Jun 02, 2015
I’ve been told I’m a good teacher. My student evaluations consistently show highest marks with the only complaints being “uses too many hot keys” and sometimes “goes a little fast”. I like teaching. It keeps me fresh with the software, forces me out of my comfort zone, and gives me much needed face-time with people other than my kids. Plus I like being around people younger than me. Makes me feel a little less old and out-of-touch.
Yet, despite all this, I’m leaving. This was my last semester teaching in the publishing graduate program at Pace University (wipe a small tear drop), and my exit is so bittersweet. I chose to leave, and they tried to get me to stay, but I just can’t do it anymore. I have two—really three—other jobs (art director at the Progressive, principal of KV Design, and mom to two little kids). This past year I realized that four jobs is too many. I did all four, and frankly not well. My teaching suffered. I dreaded going into the city for 3 hours. I dreaded grading projects. I sighed when receiving student emails. That’s how I knew it was time to go.
Remember your best teachers? Do you know what separates a good teacher from a bad one? It’s not knowledge of the subject matter (it helps, but is not the most important…). What makes a good teacher is that she gives a shit (forgive the language). She genuinely wants to help you learn and enjoys it.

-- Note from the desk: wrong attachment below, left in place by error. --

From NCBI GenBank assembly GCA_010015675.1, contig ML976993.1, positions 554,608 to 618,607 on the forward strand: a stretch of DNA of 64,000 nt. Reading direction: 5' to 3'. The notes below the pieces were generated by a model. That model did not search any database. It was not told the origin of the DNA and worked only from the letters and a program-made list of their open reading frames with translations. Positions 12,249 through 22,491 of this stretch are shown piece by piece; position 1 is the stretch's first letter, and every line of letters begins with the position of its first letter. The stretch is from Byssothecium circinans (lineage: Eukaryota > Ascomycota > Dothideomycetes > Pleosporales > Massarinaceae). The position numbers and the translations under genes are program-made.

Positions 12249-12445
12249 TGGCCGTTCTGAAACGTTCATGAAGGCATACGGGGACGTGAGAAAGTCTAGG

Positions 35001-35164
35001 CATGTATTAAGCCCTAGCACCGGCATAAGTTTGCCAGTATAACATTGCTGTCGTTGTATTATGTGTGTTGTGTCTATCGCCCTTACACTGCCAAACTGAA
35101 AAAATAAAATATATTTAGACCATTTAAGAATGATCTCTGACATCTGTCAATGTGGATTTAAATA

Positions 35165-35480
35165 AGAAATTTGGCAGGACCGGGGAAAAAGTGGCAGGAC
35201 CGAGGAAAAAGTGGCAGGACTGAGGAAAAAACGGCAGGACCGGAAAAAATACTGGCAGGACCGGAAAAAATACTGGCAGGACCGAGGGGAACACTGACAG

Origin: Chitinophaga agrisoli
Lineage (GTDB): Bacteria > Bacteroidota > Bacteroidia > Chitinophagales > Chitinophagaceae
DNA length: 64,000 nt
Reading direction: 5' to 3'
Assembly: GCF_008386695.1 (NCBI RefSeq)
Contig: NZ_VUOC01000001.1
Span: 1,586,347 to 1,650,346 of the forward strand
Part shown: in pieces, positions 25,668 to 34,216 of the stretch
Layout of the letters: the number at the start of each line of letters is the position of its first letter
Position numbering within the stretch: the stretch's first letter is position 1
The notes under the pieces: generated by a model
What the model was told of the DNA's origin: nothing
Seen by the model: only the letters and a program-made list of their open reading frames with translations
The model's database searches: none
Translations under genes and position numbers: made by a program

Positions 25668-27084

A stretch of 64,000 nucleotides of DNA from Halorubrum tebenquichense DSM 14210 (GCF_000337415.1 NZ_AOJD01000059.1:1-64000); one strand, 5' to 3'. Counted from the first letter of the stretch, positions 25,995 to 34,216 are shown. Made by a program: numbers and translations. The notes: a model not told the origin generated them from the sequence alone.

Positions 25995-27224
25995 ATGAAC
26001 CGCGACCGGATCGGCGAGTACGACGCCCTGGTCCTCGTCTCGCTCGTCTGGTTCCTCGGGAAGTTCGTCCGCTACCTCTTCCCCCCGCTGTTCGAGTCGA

So I knew it was time for me to go when I opened a 3-page student email and thought, no, I don’t want to read this and I don’t care what’s going on in your life. That’s the sign you need to quit, when you can’t muster any empathy and your immediate reaction is one of irritation and shouldering a burden. This doesn’t just happen with teaching, it happens at most jobs. A client email elicits an eye roll, a phone call from a customer makes you want to scream. Whatever it is, the moment you think I don’t care, it’s time to move on. So, I’m moving on, but not forever. I want to teach again, maybe when my kids don’t need me so much, or don’t even want me around. No doubt at that point I’ll need some smiling students who crave my attention and knowledge. Until then, goodbye Pace and thank you to all my amazing students and good luck. You all taught me how to teach you.